First non-royal woman featured alone on Canadian bill
By Roshni Riar, Staff Writer
On November 19, the first $10 vertical Canadian banknote will go into circulation.
The new bill features a portrait of Viola Desmond, a Nova Scotian civil rights icon, activist, and businesswoman. Minister of Finance Bill Morneau selected Desmond from a short list of Canadian women nominated by the public.
The release of the banknote marks many firsts in Canadian history. It’s the first time that a Canadian-born woman will be featured alone on regularly circulating Canadian currency, the first time that a black person will be featured, and the first vertical bill in Canadian currency.
Viola Desmond gained national attention and infamy in 1946 after she visited a movie theatre in New Glasgow, Nova Scotia and sat in the “whites only” section. She refused to move to the balcony where only people of colour were permitted to sit. Forcibly removed from the theatre, Desmond was jailed, fined, and convicted of tax evasion for failing to pay the one-cent difference in cost between the “white” movie seat she occupied and the “black” seat she had paid for. Her court case was the first time in Canadian history that racial segregation was brought to light and challenged. Desmond’s conviction was never overturned but in 2010, the province of Nova Scotia issued Desmond an official posthumous pardon.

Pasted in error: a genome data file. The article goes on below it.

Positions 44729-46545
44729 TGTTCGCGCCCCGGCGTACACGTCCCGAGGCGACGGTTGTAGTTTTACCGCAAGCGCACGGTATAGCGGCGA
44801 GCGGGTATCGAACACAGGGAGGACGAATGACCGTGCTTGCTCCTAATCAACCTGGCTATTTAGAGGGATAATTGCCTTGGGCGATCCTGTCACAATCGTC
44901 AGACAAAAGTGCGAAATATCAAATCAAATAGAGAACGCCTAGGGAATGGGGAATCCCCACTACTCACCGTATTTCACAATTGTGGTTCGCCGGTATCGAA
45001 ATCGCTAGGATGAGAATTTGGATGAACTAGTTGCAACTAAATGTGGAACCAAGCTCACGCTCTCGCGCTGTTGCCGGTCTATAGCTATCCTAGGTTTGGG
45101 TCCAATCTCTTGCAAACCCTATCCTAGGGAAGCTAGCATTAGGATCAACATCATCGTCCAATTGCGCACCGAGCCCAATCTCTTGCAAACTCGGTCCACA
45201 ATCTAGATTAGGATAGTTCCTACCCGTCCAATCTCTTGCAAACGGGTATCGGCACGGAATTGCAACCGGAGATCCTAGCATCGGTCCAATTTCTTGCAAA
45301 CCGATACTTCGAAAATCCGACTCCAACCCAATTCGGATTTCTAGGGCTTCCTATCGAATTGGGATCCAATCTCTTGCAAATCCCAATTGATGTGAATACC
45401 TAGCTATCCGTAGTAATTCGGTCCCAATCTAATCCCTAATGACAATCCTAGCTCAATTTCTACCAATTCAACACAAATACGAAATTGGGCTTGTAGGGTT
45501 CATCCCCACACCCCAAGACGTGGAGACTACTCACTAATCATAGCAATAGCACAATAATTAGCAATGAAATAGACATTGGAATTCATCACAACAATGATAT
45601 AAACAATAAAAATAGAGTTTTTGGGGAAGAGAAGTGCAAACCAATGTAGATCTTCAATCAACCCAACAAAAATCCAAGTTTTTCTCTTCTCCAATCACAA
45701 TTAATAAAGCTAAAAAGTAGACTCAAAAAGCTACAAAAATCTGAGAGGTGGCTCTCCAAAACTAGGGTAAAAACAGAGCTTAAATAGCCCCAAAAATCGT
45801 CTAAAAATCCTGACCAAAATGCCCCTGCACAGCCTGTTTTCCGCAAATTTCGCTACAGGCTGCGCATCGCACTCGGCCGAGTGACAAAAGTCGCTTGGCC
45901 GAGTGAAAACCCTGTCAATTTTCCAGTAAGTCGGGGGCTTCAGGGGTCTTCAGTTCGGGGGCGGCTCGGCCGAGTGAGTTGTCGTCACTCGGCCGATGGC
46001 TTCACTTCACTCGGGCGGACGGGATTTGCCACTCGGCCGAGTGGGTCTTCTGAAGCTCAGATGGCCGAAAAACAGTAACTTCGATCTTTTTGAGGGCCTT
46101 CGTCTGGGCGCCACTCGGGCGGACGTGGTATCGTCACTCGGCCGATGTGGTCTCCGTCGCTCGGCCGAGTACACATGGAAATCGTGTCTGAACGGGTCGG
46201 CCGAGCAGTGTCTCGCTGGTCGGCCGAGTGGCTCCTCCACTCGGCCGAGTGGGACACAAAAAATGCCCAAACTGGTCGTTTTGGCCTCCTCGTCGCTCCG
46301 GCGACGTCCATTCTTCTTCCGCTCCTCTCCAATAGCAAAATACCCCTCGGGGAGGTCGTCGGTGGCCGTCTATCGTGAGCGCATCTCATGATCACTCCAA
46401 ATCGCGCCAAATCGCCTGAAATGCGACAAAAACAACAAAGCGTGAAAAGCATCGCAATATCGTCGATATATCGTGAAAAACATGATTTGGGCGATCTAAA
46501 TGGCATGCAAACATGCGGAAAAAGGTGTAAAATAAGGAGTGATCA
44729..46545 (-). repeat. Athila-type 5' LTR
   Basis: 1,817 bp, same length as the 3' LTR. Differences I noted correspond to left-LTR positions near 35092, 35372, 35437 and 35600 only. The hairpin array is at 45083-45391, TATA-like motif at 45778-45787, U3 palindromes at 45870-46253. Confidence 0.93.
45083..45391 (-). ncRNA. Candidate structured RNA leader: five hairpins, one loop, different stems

In a Bank of Canada press release, Morneau said, “As we strive for equality across our economy and in every facet of our country, we hope this constant reminder of Viola’s story will help inspire a new generation […] to fight for what they believe, take their place and create a better future for themselves and all Canadians.”
The reverse side of the new $10 banknote will feature an image of the Canadian Museum for Human Rights in Winnipeg, Manitoba, which is the first museum in the world that focuses entirely on the history, present, and future of human rights. The bill will feature Canadian symbols such as the Coat of Arms, the Canadian flag, and maple leaves. A portion of the Canadian Charter of Rights and Freedoms will also be printed on the bill, as well as an eagle feather to represent the ongoing journey towards recognizing Indigenous rights and freedoms.
The release of the new $10 banknote means that other Canadian banknotes are also due to be redesigned. John A. MacDonald will continue to be honoured on a higher value banknote in the future, but there is currently no confirmation of a timeline or date. The next banknote to be redesigned will be the $5 Canadian bill, the selection process of which will mirror that of the $10 bill. It will start with a call to the public for nominations, similarly looking to feature an iconic and impactful Canadian. The Bank of Canada website says the redesign process for the $5 banknote will follow “a few years after” the release of the new $10 bill.